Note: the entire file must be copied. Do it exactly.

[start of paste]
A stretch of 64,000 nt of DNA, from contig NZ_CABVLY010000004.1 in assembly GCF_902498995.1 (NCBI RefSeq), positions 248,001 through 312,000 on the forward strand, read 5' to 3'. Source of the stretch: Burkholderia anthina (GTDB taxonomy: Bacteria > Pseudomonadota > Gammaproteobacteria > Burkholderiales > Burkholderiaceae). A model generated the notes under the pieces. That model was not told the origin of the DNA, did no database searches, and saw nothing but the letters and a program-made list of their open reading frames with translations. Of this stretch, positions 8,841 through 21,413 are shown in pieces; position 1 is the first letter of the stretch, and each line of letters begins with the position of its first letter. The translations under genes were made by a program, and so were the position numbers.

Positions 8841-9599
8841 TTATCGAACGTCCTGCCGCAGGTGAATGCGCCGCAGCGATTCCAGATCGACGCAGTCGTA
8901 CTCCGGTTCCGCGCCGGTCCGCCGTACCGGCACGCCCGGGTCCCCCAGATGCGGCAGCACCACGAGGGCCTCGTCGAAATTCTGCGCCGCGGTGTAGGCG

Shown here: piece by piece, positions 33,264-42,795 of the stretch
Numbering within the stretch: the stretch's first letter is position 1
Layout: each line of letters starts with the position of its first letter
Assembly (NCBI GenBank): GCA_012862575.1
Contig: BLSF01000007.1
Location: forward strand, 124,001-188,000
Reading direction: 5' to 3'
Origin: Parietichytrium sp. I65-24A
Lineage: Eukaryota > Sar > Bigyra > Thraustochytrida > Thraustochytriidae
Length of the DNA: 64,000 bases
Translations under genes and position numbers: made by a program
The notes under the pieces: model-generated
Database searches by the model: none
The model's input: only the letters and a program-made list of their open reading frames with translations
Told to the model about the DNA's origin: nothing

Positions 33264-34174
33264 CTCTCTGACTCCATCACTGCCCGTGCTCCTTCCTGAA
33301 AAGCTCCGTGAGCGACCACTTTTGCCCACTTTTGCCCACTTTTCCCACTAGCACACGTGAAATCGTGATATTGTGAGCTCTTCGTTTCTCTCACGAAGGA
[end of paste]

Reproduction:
A stretch of 64,000 nt of DNA, from contig NZ_CABVLY010000004.1 in assembly GCF_902498995.1 (NCBI RefSeq), positions 248,001 through 312,000 on the forward strand, read 5' to 3'. Source of the stretch: Burkholderia anthina (GTDB taxonomy: Bacteria > Pseudomonadota > Gammaproteobacteria > Burkholderiales > Burkholderiaceae). A model generated the notes under the pieces. That model was not told the origin of the DNA, did no database searches, and saw nothing but the letters and a program-made list of their open reading frames with translations. Of this stretch, positions 8,841 through 21,413 are shown in pieces; position 1 is the first letter of the stretch, and each line of letters begins with the position of its first letter. The translations under genes were made by a program, and so were the position numbers.

Positions 8841-9599
8841 TTATCGAACGTCCTGCCGCAGGTGAATGCGCCGCAGCGATTCCAGATCGACGCAGTCGTA
8901 CTCCGGTTCCGCGCCGGTCCGCCGTACCGGCACGCCCGGGTCCCCCAGATGCGGCAGCACCACGAGGGCCTCGTCGAAATTCTGCGCCGCGGTGTAGGCG

Shown here: piece by piece, positions 33,264-42,795 of the stretch
Numbering within the stretch: the stretch's first letter is position 1
Layout: each line of letters starts with the position of its first letter
Assembly (NCBI GenBank): GCA_012862575.1
Contig: BLSF01000007.1
Location: forward strand, 124,001-188,000
Reading direction: 5' to 3'
Origin: Parietichytrium sp. I65-24A
Lineage: Eukaryota > Sar > Bigyra > Thraustochytrida > Thraustochytriidae
Length of the DNA: 64,000 bases
Translations under genes and position numbers: made by a program
The notes under the pieces: model-generated
Database searches by the model: none
The model's input: only the letters and a program-made list of their open reading frames with translations
Told to the model about the DNA's origin: nothing

Positions 33264-34174
33264 CTCTCTGACTCCATCACTGCCCGTGCTCCTTCCTGAA
33301 AAGCTCCGTGAGCGACCACTTTTGCCCACTTTTGCCCACTTTTCCCACTAGCACACGTGAAATCGTGATATTGTGAGCTCTTCGTTTCTCTCACGAAGGA